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In the weeks and months after COVID-19 emerged as a cascading set of personal, professional, and political crises that we have all been negotiating over the past three and a half years, I received numerous invitations to contribute my thoughts on the pandemic. Even as I understood why those invitations were extended to me—my work in the history of epidemics and epidemiology made me a natural go-to—I declined most offers. The most pressing professional reason for this is that my work has taught me that the best way to sound foolish during a public health crisis is to make a definitive claim about the nature or significance of an epidemic. Where subtlety, patience, and humility are critical to the production of knowledge and to the development of diagnostic and treatment plans, the fear of death and of economic catastrophe seem to demand decisive action. Very little of what I would have liked to say about the trajectories of contagion back in 2020 or 2021 would have been useful to the people who were most in need of help in the moment. And help—care for each other—was what we all needed most.

As was the case for all of us, I learned a lot about the nature of COVID and had many thoughts on the matter. Among those were two observations that stuck with me relatively early in the pandemic. The first is trivial, but a source of optimism—that medical technology and medical knowledge are always changing; even if recommendations about mask-wearing, social distancing, and sanitation practices emerged haltingly, the development of effective vaccines occurred with a speed never seen before in history. The second observation is deeper, but also more pessimistic—that the way people behave during epidemics does not change. It is difficult to describe the heartbreak of seeing how fear of contagion led to behaviors in 2020 that were nearly identical to behaviors during the late-twentieth century HIV/AIDS pandemic, the mid-nineteenth century cholera outbreaks, late-eighteenth century yellow fever pandemics or plagues dating as far back as Athens in the fifth century BCE. Plus ça change …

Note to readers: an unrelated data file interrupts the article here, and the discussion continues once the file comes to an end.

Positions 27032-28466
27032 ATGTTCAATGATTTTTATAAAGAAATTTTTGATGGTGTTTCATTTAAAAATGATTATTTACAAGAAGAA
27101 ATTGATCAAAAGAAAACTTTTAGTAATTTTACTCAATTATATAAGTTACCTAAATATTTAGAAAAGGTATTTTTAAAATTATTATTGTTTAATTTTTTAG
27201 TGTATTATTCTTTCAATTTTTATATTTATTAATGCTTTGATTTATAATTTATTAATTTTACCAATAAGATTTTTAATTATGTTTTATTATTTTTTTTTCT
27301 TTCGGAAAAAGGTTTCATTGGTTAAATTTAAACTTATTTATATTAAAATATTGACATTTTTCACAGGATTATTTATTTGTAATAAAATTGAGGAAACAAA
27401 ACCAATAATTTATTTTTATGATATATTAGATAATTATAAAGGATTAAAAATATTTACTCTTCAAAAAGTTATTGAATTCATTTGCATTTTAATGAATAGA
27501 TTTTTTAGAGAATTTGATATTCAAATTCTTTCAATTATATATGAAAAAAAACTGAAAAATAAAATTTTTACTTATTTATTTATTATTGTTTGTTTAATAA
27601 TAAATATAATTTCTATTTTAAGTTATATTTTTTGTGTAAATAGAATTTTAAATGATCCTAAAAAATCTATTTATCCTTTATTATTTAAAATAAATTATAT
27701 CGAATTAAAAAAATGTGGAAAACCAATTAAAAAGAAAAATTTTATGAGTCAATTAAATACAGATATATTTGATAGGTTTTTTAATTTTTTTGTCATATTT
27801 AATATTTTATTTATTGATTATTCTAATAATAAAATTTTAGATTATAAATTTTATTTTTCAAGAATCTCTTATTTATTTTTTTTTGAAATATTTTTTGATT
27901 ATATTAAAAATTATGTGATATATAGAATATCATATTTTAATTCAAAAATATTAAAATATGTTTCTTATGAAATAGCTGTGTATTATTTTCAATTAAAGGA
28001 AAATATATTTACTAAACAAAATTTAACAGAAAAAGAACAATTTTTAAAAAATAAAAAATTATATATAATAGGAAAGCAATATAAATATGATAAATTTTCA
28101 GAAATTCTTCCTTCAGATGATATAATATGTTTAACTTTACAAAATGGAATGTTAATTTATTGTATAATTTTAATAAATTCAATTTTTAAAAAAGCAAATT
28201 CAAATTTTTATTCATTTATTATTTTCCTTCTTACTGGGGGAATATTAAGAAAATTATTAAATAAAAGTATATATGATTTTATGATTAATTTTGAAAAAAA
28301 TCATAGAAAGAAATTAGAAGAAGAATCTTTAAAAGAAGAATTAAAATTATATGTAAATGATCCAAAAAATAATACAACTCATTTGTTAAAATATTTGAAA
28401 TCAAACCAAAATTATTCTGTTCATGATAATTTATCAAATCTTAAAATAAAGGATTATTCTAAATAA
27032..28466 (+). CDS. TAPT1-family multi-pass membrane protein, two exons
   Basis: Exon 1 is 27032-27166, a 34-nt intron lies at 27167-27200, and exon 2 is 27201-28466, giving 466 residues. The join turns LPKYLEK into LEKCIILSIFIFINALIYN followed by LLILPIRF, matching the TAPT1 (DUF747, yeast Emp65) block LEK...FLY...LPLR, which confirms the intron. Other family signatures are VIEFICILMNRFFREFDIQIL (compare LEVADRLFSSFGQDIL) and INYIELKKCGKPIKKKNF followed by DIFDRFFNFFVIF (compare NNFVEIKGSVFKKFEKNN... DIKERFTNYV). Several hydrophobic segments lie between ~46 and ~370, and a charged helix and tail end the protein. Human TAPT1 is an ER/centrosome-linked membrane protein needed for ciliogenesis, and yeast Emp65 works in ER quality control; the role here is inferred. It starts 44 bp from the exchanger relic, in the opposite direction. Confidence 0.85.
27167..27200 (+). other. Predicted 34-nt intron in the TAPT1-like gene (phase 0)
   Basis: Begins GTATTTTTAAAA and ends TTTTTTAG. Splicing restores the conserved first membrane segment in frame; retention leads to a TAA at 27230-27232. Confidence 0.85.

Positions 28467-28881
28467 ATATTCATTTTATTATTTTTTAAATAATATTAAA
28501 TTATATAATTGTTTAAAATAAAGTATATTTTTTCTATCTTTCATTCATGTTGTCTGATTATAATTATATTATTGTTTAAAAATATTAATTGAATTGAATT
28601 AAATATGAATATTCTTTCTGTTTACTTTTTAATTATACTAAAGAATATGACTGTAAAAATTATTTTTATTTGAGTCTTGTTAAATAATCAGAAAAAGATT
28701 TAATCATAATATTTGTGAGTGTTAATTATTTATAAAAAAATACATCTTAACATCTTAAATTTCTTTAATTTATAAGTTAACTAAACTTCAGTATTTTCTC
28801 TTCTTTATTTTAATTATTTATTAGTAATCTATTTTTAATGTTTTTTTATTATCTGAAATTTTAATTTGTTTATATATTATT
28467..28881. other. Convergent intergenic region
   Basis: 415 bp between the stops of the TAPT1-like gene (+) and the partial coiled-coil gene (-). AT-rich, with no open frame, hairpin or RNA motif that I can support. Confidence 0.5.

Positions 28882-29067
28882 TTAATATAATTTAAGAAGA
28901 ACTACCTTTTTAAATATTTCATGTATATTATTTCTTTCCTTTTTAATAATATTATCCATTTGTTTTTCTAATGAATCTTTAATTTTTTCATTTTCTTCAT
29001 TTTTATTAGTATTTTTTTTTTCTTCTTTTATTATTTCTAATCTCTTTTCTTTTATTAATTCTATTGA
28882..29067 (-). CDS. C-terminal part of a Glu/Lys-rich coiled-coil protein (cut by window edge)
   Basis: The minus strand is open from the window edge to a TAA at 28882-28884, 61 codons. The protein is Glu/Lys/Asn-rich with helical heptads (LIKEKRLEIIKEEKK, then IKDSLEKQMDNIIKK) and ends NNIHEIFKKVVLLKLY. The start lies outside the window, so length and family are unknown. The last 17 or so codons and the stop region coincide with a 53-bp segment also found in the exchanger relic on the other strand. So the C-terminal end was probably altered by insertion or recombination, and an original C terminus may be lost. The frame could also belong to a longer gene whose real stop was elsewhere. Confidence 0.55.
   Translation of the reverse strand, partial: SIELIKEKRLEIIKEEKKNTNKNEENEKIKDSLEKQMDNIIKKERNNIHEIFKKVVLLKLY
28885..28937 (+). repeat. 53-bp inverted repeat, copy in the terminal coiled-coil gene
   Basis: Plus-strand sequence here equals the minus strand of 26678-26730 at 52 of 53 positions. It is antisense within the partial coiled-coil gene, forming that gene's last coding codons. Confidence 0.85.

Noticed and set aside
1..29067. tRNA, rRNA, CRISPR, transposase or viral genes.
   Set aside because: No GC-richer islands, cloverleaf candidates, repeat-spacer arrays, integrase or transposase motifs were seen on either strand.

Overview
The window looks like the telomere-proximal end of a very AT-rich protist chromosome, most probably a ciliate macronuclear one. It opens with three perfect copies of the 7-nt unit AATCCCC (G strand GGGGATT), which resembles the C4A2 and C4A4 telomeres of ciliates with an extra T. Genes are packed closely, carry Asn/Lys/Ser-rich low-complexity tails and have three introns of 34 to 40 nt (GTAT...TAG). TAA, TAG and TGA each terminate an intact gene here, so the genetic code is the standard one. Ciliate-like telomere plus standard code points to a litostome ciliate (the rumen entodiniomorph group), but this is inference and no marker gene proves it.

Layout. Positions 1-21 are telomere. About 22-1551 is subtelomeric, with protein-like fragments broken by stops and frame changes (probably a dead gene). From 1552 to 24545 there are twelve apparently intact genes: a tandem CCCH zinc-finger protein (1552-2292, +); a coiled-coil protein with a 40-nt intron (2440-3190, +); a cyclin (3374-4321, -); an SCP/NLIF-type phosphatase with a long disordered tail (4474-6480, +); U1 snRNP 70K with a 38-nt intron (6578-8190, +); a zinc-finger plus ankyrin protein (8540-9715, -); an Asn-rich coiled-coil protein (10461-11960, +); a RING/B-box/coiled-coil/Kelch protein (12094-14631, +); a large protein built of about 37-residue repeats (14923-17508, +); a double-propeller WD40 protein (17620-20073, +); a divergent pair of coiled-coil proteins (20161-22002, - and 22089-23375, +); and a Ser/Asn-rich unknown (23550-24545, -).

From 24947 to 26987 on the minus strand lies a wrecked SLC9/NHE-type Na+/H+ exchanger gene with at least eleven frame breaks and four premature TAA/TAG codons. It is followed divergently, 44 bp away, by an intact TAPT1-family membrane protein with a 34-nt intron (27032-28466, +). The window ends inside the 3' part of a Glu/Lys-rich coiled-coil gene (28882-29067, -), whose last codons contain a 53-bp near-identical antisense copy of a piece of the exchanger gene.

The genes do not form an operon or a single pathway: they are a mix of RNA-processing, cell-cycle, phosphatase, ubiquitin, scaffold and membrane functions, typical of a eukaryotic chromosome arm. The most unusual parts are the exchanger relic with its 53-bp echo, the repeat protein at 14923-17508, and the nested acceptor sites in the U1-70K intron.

But if science and medicine are now so much better at predicting immunological patterns and designing strategies for breaking chains of contagion than they have been at any time in the past, why are professionals in these fields so often treated with obvious contempt? Surely, it is not contempt for life itself. It was while I was wrestling with these questions that Sari Altschuler, Johnathan Metzl, and Priscilla Wald invited me to write about “immunity” for their Keywords for Health Humanities. What appealed to me about the invitation was that while immunity seemed to be an intuitively clear concept, so many of our public health debates since February and March 2020 arose from disagreements about just what and how “immunity” signified. As I would end up discussing in the piece, the history of “immunity”—of its appropriation and use in the field of medicine—encodes a particular tension between public and private interests precisely because it was borrowed from Roman law, where it referred to the exemption from taxation and tribute that could be conferred upon a subject by the sovereign.